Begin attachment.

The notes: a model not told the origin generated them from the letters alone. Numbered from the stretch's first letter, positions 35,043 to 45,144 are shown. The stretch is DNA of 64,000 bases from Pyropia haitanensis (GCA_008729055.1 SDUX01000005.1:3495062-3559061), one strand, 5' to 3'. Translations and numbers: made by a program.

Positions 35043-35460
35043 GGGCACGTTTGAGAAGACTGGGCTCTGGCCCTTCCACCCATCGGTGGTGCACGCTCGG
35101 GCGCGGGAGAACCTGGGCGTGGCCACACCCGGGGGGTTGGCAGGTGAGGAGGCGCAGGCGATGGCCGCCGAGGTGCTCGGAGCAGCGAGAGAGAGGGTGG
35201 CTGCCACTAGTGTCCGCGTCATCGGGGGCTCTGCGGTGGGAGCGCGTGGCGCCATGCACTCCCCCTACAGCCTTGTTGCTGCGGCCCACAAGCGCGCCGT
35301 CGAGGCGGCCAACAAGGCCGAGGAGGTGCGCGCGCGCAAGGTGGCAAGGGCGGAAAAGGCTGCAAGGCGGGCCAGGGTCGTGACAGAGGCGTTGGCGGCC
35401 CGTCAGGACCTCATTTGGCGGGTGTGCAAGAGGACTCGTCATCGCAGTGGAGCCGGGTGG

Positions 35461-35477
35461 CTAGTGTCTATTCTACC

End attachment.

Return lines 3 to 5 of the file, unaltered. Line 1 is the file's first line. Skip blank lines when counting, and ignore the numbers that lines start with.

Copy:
35043 GGGCACGTTTGAGAAGACTGGGCTCTGGCCCTTCCACCCATCGGTGGTGCACGCTCGG
35101 GCGCGGGAGAACCTGGGCGTGGCCACACCCGGGGGGTTGGCAGGTGAGGAGGCGCAGGCGATGGCCGCCGAGGTGCTCGGAGCAGCGAGAGAGAGGGTGG
35201 CTGCCACTAGTGTCCGCGTCATCGGGGGCTCTGCGGTGGGAGCGCGTGGCGCCATGCACTCCCCCTACAGCCTTGTTGCTGCGGCCCACAAGCGCGCCGT